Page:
By now you have likely heard the adage, “The first rule of gunfighting is to have a gun.” While this is true, the person usually spouting this time-worn piece of philosophy is using it to try to explain away the fact that he is carrying some sort of small, light-caliber handgun. The mistake that person is making is assuming that the bad guys will see his gun and just run for their lives. In other words, he is assuming that he knows what form a criminal attack will take. Well, I admire his courage, but I don't think too much of his judgement.
Those of you who have hunted dangerous game will undoubtedly have noticed that your guide or professional hunter usually is carrying some sort of big-bore long gun. The reason is that the professional knows that anything can happen when dealing with dangerous game and he has to be able to stop the attack right now, before someone gets hurt. In short, He doesn't plan for when everything goes well; he plans for when everything goes bad. The defensive shooter is in the same situation. The best defensive rule of thumb is to carry the most powerful handgun that you can shoot quickly and accurately. It should not be so powerful that you can't manage the recoil in order to get off a quick second shot. And you must be able to shoot it accurately enough to reliably hit the vital zone of your attacker with practiced regularity.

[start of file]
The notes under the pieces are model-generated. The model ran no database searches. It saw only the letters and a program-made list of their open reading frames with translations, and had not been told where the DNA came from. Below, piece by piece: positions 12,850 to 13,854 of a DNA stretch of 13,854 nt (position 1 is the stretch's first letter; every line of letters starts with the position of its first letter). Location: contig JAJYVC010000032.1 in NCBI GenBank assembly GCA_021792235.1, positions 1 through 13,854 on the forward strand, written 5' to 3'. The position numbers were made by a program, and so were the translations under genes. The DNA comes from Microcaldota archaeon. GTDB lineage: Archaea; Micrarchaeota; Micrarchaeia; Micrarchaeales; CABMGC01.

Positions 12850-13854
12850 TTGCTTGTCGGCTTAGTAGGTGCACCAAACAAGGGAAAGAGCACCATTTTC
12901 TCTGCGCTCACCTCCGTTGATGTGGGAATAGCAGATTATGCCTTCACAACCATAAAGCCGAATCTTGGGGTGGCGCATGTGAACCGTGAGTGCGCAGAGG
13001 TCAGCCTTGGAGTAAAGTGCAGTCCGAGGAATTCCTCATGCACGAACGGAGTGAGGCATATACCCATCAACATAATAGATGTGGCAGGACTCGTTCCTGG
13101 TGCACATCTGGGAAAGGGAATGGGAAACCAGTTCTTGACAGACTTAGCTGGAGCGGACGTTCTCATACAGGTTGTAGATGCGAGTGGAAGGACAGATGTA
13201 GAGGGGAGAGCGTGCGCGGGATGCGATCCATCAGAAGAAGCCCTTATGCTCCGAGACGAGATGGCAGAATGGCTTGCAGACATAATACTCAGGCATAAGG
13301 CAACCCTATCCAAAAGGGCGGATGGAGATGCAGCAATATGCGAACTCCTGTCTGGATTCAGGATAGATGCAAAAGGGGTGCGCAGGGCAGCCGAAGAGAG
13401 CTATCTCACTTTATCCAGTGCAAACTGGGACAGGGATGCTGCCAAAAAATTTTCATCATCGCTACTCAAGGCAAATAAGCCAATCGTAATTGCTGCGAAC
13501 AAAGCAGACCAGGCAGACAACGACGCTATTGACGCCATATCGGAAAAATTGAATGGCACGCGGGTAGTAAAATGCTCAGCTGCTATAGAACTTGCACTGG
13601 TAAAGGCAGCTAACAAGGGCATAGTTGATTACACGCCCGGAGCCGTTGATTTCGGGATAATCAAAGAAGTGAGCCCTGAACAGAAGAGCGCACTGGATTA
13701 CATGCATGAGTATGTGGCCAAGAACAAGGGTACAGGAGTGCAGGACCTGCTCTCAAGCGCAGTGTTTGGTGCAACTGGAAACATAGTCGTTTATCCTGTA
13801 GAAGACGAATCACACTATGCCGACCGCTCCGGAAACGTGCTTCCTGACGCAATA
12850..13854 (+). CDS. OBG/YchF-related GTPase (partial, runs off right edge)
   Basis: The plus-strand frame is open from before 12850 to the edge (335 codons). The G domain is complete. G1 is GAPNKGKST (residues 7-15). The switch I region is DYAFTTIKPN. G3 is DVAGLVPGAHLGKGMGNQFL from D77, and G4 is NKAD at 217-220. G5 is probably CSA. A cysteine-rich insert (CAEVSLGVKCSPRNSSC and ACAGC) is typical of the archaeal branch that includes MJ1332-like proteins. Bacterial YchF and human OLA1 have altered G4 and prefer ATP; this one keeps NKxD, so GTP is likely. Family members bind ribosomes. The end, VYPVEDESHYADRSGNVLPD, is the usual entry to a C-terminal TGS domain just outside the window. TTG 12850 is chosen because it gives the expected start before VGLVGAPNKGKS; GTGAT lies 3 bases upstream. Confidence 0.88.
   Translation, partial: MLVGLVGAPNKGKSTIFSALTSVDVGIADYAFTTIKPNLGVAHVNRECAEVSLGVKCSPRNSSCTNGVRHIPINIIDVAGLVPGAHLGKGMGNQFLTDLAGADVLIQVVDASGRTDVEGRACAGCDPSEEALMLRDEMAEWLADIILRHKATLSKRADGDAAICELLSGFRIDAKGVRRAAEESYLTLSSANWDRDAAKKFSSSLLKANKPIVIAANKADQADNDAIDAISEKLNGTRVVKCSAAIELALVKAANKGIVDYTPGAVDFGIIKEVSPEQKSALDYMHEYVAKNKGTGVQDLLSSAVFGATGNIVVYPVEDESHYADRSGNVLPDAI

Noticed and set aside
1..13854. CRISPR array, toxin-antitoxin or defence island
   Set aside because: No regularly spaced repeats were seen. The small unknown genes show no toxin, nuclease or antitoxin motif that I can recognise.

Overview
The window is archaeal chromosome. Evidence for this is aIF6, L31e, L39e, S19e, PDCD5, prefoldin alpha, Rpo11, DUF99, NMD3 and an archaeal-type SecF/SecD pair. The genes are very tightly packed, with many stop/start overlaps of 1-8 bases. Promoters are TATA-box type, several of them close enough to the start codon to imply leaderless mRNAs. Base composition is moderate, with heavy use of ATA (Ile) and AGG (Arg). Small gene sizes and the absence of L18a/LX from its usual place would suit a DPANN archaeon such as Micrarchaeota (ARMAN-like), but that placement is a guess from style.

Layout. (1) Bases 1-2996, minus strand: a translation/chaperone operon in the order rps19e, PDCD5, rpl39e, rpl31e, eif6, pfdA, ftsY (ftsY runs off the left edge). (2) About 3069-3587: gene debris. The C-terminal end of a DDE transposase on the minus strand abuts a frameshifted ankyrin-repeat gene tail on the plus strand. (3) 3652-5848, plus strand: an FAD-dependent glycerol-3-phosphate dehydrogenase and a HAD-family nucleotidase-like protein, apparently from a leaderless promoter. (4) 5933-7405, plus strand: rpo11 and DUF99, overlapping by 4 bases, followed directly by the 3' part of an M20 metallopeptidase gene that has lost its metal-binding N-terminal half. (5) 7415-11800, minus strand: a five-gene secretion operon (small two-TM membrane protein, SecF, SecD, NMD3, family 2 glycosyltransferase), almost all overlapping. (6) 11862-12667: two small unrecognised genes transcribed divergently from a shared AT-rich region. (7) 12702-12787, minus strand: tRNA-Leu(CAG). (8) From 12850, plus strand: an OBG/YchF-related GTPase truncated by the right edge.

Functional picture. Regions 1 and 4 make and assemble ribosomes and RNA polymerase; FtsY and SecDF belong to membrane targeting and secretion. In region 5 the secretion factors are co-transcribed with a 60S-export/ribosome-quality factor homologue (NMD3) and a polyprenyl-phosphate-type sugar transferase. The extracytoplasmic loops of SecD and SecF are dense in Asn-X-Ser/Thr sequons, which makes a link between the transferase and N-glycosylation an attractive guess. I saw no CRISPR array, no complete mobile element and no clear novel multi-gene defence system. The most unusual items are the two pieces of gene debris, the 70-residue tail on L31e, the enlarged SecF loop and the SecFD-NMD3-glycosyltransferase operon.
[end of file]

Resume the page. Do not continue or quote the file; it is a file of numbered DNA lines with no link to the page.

Those who are new to defensive shooting may find that this equates to a .32, .380, or even one of the .22 calibers when they are first getting started. However, with practice and professional training, a person will soon find that they can handle a quality pistol in a much larger caliber with ease. That is the time to trade up and to carry the most powerful handgun that will get the job done for you. Another mistake that leads to the packing of small defensive handguns is that the neophyte chooses a gun to match the way that he chooses to dress. The experienced shooter changes the way he dresses in order to accommodate concealing the more substantial and effective defense gun. To those with experience, being alive is better than being in fashion.
To those who insist on the effectiveness of their pop guns, I would ask why the police and military don't use such tiny, small-caliber guns. The rules of engagement are certainly different for police and military but they are still dealing with same kind of human beings that the armed citizen may have to deal with. In truth, we see them often having to make multiple hits in order to stop the threat in spite of the fact that they are using substantial pistol calibers.
The smart attitude for the defensive shooter is to carry the most powerful handgun that he/she can shoot quickly and accurately. Plan and train for the worst-case scenario and hope it never happens.